Tushar Dhoot
    Program Manager Intern, Power Map Team
    Applications Services Group

    #update#Power BI#Power Map#Excel

    Fri, 18 Apr 2014 16:00:00 GMT byPower BI Team3 Comments

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  • UK Hospital Sees Cloud-Based BI Service as a Tool to Boost Clinical Outcomes and Efficiency

    Professor Philip Dean is Head of the Department of Pharmacy and Quality Control Laboratory Services at the North Tees and Hartlepool National Health Services Trust in the United Kingdom, which provides hospital-based and community-based healthcare services and screenings to a population of about 400,000.  He needed to make sense of an ever-increasing amount of information: The clinical use of drugs had to be tracked, of course, as did the costs associated with them. But Prof. Dean also sought data on the efficacy of treatment and shared this information with clinical and financial staff at North Tees.

    The information that Prof. Dean used was an on-premises clinical intelligence system, maintained by Ascribe, a Microsoft partner with gold competency in business intelligence. The analyses of that data were created with Crystal Reports software, which Prof. Dean had been using for years and was happy with.  As he now says, he didn’t know what he was missing. For example, it hadn’t occurred to him that he should have been able to include external data sets in his analyses. Such data sets would have been useful to complement and help explain internal trends, as well as to provide benchmarks for comparison with those trends. Nor did Prof. Dean realize he might have been able to explore his data in highly flexible ways in real time and to use visualization tools that made insights more intuitive and persuasive.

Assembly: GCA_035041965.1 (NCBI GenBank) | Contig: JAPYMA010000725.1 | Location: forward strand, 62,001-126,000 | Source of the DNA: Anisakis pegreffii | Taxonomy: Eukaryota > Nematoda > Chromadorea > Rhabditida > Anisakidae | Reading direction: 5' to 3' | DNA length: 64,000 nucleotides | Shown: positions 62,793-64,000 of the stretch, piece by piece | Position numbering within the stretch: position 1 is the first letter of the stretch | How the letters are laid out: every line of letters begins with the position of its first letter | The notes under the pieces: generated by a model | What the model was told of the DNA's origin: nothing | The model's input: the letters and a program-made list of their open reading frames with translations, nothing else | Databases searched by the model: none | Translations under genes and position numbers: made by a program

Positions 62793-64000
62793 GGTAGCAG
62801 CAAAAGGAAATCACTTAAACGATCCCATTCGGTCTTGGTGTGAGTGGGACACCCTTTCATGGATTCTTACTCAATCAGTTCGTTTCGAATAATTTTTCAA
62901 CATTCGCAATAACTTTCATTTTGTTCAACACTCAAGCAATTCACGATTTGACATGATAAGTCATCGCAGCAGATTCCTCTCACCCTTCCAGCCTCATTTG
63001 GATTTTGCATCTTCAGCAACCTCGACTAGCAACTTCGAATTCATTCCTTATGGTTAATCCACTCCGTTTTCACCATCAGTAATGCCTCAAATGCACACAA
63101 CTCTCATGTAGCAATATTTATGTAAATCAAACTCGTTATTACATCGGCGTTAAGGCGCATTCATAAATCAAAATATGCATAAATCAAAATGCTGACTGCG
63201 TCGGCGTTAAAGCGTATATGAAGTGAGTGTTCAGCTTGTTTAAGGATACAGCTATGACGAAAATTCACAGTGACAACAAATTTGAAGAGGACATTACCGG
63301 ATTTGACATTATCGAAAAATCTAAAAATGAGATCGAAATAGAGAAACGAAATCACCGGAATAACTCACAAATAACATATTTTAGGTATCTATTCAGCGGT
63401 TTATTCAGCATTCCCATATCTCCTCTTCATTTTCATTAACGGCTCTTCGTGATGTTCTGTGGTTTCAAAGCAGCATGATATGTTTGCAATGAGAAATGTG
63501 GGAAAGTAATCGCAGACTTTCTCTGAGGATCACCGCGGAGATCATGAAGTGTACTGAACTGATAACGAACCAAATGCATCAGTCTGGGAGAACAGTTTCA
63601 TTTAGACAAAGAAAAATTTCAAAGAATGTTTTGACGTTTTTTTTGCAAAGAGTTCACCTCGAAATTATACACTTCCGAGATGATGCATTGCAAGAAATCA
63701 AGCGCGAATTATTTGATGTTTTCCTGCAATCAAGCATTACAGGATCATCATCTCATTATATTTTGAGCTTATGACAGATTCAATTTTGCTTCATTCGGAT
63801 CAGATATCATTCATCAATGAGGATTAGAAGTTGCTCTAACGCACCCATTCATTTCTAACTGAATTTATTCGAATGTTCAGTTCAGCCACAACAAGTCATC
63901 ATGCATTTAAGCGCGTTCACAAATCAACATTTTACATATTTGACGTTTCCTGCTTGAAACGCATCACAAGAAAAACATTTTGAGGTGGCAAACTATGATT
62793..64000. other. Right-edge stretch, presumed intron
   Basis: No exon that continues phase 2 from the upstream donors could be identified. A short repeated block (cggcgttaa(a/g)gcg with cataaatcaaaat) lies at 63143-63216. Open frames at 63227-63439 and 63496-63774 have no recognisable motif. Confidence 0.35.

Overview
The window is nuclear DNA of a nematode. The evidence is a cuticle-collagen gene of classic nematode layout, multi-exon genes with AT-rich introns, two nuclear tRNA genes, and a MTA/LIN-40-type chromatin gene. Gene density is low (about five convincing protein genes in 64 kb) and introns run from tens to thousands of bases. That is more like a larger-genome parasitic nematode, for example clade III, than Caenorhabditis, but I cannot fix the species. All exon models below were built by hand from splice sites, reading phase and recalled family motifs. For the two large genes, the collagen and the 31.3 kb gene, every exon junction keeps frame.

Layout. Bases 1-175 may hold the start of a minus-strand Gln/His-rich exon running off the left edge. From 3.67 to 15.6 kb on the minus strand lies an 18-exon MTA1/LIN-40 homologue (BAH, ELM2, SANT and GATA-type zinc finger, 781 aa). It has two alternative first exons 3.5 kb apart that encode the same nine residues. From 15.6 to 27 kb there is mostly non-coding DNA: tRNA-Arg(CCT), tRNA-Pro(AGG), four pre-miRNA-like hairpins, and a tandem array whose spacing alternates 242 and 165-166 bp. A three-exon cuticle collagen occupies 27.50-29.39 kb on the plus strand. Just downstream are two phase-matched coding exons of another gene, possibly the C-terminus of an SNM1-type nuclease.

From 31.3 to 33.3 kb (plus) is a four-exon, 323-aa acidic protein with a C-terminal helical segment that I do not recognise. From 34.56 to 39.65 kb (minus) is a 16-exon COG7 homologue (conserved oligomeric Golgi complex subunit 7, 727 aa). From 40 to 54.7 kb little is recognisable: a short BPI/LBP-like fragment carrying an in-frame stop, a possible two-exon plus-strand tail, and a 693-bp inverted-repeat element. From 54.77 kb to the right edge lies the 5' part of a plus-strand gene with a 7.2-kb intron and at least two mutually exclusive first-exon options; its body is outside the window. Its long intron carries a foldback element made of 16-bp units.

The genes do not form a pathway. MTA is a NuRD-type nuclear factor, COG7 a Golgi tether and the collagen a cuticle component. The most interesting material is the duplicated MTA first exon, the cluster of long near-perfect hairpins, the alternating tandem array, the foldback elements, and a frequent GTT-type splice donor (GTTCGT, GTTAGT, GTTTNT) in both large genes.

Ascribe proposed a new BI system for its solution, the discussion quickly came to touch on these possibilities. Developers took an extract of North Tees data and imported it into a Power Pivot model hosted in the Office 365 cloud. They built the model in a day, compared to the five days it would have taken without Power BI.  Using Power Query, they identified other data sets of interest to Prof. Dean and his colleagues, such as publicly available data on the activity of general practitioners, and integrated that data into the Power Pivot model. In production, Prof. Dean and his colleagues would likely use Power Query directly to identify and access third-party data of interest to them.

    Prof. Dean used Power BI through an Ascribe application for Windows 8, running on a Microsoft Surface Pro tablet, which made it possible for him to work with the data without having to be at his desktop PC. He correlated independent weather data with his institution’s own data to identify the impact of inclement weather on the frequency of respiratory disease, and further integrated treatment data to understand which drugs were being prescribed and how prescription patterns varied by locality.  With Power View, he created several graphs and clustered them on a single screen for simultaneous viewing, compared to the single graph per screen that he often found difficult to create previously. With Power Map, he visualized data on district maps and zoomed in and around the data to gain various levels of insight.

    Prof. Dean now knows what he was missing with his previous analysis software. He sees Power BI and Ascribe making it possible for North Tees and its Department of Pharmacy to undertake virtually unlimited analyses with great visual impact, immediacy, and low cost. As Prof. Dean says, “Power BI is far more visual than the tools we’ve been using and has more impact.”

    You can read the full case study here.

    Check out the website to learn more about Power BI for Office 365 and start a free trial today.  

    #power query#Power BI#Customer Story#Power BI for Office 365

    Wed, 16 Apr 2014 16:00:00 GMT byPower BI Team0 Comment